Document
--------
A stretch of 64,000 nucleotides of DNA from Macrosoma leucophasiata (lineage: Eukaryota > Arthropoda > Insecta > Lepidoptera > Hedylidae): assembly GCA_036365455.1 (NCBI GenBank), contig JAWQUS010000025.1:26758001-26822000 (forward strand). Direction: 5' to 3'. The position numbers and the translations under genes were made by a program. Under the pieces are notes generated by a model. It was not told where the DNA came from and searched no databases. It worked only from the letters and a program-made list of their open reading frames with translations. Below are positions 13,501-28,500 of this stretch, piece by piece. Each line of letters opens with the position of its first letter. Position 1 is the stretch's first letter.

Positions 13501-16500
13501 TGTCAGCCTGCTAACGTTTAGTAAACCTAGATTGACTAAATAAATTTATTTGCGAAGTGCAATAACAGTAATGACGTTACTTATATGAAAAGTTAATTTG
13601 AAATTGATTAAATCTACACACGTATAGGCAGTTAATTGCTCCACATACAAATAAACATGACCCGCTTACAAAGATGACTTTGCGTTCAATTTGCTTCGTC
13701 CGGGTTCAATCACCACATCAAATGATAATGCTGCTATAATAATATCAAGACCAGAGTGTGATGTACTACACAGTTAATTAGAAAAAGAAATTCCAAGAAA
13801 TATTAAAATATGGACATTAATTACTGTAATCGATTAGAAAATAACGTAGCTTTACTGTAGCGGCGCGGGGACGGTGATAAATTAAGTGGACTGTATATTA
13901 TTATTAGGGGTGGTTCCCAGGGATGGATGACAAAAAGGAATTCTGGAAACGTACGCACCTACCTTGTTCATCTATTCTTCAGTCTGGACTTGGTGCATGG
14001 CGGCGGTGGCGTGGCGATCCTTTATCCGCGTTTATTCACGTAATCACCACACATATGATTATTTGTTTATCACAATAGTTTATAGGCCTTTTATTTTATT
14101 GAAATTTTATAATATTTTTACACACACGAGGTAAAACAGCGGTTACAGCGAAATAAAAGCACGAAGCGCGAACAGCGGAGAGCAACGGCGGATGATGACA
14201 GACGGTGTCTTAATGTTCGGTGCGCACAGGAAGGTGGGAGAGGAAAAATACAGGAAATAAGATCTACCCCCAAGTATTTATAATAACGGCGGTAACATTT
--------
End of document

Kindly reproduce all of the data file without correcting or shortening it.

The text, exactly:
A stretch of 64,000 nucleotides of DNA from Macrosoma leucophasiata (lineage: Eukaryota > Arthropoda > Insecta > Lepidoptera > Hedylidae): assembly GCA_036365455.1 (NCBI GenBank), contig JAWQUS010000025.1:26758001-26822000 (forward strand). Direction: 5' to 3'. The position numbers and the translations under genes were made by a program. Under the pieces are notes generated by a model. It was not told where the DNA came from and searched no databases. It worked only from the letters and a program-made list of their open reading frames with translations. Below are positions 13,501-28,500 of this stretch, piece by piece. Each line of letters opens with the position of its first letter. Position 1 is the stretch's first letter.

Positions 13501-16500
13501 TGTCAGCCTGCTAACGTTTAGTAAACCTAGATTGACTAAATAAATTTATTTGCGAAGTGCAATAACAGTAATGACGTTACTTATATGAAAAGTTAATTTG
13601 AAATTGATTAAATCTACACACGTATAGGCAGTTAATTGCTCCACATACAAATAAACATGACCCGCTTACAAAGATGACTTTGCGTTCAATTTGCTTCGTC
13701 CGGGTTCAATCACCACATCAAATGATAATGCTGCTATAATAATATCAAGACCAGAGTGTGATGTACTACACAGTTAATTAGAAAAAGAAATTCCAAGAAA
13801 TATTAAAATATGGACATTAATTACTGTAATCGATTAGAAAATAACGTAGCTTTACTGTAGCGGCGCGGGGACGGTGATAAATTAAGTGGACTGTATATTA
13901 TTATTAGGGGTGGTTCCCAGGGATGGATGACAAAAAGGAATTCTGGAAACGTACGCACCTACCTTGTTCATCTATTCTTCAGTCTGGACTTGGTGCATGG
14001 CGGCGGTGGCGTGGCGATCCTTTATCCGCGTTTATTCACGTAATCACCACACATATGATTATTTGTTTATCACAATAGTTTATAGGCCTTTTATTTTATT
14101 GAAATTTTATAATATTTTTACACACACGAGGTAAAACAGCGGTTACAGCGAAATAAAAGCACGAAGCGCGAACAGCGGAGAGCAACGGCGGATGATGACA
14201 GACGGTGTCTTAATGTTCGGTGCGCACAGGAAGGTGGGAGAGGAAAAATACAGGAAATAAGATCTACCCCCAAGTATTTATAATAACGGCGGTAACATTT